MADISON (WKOW) -- The city of Madison is launching a new initiative to respond to people experiencing mental health crises.
The Madison Fire Department’s Community Alternative Response Emergency Services (CARES) team consists of two response teams comprised of one Madison Fire community paramedic and one Journey Mental Health crisis worker. The teams are trained to respond to non-violent behavioral health emergency calls that do not require law enforcement.
Madison Mayor Satya Rhodes-Conway says a cornerstone of the initiative is ensuring that medical and behavioral healthcare is integrated at the onset of crisis intervention. This increases patient satisfaction while diverting people away from emergency rooms and jails.
"We'll treat mental health emergencies as the medical issues that they are centering patient needs and patient care and linking folks with the treatment options that they need," said Rhodes-Conway.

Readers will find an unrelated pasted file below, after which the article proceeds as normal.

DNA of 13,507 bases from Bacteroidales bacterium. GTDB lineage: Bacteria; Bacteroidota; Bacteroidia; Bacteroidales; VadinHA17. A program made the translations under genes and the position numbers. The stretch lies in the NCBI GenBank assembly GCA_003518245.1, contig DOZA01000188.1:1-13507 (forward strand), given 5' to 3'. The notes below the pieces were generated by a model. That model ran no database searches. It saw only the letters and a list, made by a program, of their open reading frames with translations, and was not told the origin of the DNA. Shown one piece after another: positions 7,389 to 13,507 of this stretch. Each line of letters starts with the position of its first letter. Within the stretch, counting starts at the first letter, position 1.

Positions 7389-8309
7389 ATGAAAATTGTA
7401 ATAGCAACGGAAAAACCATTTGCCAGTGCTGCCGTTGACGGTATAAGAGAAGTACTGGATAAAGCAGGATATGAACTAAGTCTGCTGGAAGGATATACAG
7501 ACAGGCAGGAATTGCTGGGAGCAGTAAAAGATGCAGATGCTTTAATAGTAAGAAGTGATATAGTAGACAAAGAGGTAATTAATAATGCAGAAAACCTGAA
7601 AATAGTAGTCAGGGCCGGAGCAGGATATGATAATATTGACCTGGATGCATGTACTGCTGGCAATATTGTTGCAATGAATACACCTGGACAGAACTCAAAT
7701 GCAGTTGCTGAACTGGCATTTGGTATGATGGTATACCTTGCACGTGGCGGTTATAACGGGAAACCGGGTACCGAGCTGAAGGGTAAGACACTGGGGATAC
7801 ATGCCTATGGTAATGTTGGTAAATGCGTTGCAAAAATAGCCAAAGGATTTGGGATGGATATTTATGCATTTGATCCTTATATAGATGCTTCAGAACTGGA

By September 1, the CARES teams will have completed more than 170 hours of extensive training over the course of two months. This curriculum includes 40-hour crisis intervention training through the National Alliance on Mental Illness (NAMI), cultural competency training, de-escalation training, suicide prevention and risk assessment, trauma-informed care, and more, exceeding the standard in behavioral health training for paramedics.
Journey Mental Health crisis workers have been trained on dispatch radio protocol and 911 response, as well as other Madison Fire Department policies and operating procedures. Additionally, the CARES teams have been building relationships throughout the community at local resource centers, shelters, and mental health care facilities.
During the early phase of the initiative, the CARES teams will be in service 40 hours per week (weekdays, 11:00 a.m.-7:00 p.m.) responding to calls in the central district.
The teams will begin responding to 911 calls September 1, 2021.